Depression in adults is a public health problem of major proportions. Children of parents with affective will experience depression at alarmingly high rates; as much as 50% by the end of adolescence. This application requests funds to continue the evaluation of the efficacy of two forms of interventions for prevention of depression for youngsters in families with affective disorder who have been enrolled at ages 8-15, before the age of highest risk. We propose to do this by continuing the serial longitudinal assessment of our sample of youngsters and their parents through the age of very high risk for onset of affective disorder, that is adolescence into early adulthood. The average age of the youngsters at the end of the current funding period will be 14.8, and at the end of the proposed period 18.8. Through both a pilot study (begun in 1989) and our current five-year RO1 (begun in 1992), a sample of 100 families (132 children, 183 parents) have been enrolled, randomized, and assessed. All have or will shortly receive one of two interventions, before the end our current funding in April, 1997. The two interventions were designed to be compatible with the practices of a wide range of professionals, given the high prevalence of depression in both medical and mental health settings. The interventions are: (1) a manual-based program involving six to ten sessions with a family, conducted by a clinician; and (2) presentation of the same material in a standardized multiple family lecture-group discussion format. Our central hypothesis is that both interventions will help families, but there will be a greater effect in the clinician-facilitated intervention. Both children and parents have been assessed blind to one another with a battery of standard instruments derived from risk research, supplemented by an instrument designed to assess response to intervention, administered initially and then every 8 months thereafter. An extremely high rate of follow-up participation (over 95% after 18 months) has been obtained. Analyses of data to date indicate that in both the pilot sample and in one half of the NIMH sample both interventions have been well tolerated and have had positive effects on family functioning, but significantly greater effects have been reported for both parents and children in the clinician-facilitated intervention 70 weeks after intervention. The pilot families, who have been followed for three to four years, have reported sustained effects. Differences between groups were also sustained.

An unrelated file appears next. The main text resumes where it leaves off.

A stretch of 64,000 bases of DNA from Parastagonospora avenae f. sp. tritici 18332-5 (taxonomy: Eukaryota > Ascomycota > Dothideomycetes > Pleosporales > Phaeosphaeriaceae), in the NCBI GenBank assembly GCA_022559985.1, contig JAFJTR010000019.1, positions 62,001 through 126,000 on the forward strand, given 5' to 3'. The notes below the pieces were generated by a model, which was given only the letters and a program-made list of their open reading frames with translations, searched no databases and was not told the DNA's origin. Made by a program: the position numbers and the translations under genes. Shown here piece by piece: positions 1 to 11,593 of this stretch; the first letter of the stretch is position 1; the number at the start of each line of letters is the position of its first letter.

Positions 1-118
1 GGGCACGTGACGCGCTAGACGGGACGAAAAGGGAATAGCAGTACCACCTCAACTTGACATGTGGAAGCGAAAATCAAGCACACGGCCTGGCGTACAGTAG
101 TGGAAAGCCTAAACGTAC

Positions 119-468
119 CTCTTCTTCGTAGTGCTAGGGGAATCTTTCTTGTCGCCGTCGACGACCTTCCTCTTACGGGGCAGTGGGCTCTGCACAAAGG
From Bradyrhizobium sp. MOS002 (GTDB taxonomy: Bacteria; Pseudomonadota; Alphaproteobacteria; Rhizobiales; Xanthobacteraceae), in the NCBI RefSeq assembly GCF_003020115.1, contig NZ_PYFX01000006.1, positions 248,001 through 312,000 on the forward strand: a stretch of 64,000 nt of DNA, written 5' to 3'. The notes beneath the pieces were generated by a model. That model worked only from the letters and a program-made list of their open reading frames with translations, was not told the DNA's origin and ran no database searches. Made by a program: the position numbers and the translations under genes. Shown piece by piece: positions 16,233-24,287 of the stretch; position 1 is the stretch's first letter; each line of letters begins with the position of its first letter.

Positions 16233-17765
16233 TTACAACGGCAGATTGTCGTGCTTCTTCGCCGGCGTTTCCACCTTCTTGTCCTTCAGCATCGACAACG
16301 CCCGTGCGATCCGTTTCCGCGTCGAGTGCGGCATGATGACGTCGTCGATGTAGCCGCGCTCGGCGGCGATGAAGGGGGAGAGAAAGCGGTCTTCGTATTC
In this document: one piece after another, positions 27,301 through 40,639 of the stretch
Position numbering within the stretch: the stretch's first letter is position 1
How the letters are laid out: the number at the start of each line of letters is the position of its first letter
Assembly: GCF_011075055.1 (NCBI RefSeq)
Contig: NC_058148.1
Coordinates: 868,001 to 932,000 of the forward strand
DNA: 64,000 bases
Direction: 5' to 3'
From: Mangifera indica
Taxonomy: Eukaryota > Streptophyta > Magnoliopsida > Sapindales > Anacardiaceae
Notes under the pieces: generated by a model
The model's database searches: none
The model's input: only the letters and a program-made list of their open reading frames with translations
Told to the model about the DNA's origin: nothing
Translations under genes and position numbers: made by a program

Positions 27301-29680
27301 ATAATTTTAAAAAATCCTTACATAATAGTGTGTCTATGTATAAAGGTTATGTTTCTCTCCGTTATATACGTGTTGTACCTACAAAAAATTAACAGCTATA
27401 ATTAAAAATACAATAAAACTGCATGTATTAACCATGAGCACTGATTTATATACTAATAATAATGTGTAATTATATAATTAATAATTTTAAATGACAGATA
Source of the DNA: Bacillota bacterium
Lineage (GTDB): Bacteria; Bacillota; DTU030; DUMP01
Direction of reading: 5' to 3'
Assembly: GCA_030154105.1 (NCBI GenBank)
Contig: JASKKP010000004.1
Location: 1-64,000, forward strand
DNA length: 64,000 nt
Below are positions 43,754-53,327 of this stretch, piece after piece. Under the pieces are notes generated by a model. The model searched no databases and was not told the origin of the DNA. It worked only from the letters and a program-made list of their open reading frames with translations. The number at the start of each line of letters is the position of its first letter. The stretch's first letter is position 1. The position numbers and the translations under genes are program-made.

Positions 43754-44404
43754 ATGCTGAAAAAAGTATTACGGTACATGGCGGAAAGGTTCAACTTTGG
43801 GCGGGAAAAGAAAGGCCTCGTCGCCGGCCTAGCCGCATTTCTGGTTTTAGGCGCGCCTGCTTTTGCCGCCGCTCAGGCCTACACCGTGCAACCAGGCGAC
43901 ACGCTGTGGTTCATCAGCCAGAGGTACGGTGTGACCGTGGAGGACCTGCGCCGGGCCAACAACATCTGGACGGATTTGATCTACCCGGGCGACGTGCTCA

National Institute of Health (NIH)
National Institute of Mental Health (NIMH)
Research Project (R01)
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Child/Adolescent Risk and Prevention Review Committee (CAPR)
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Judge Baker Children's Center
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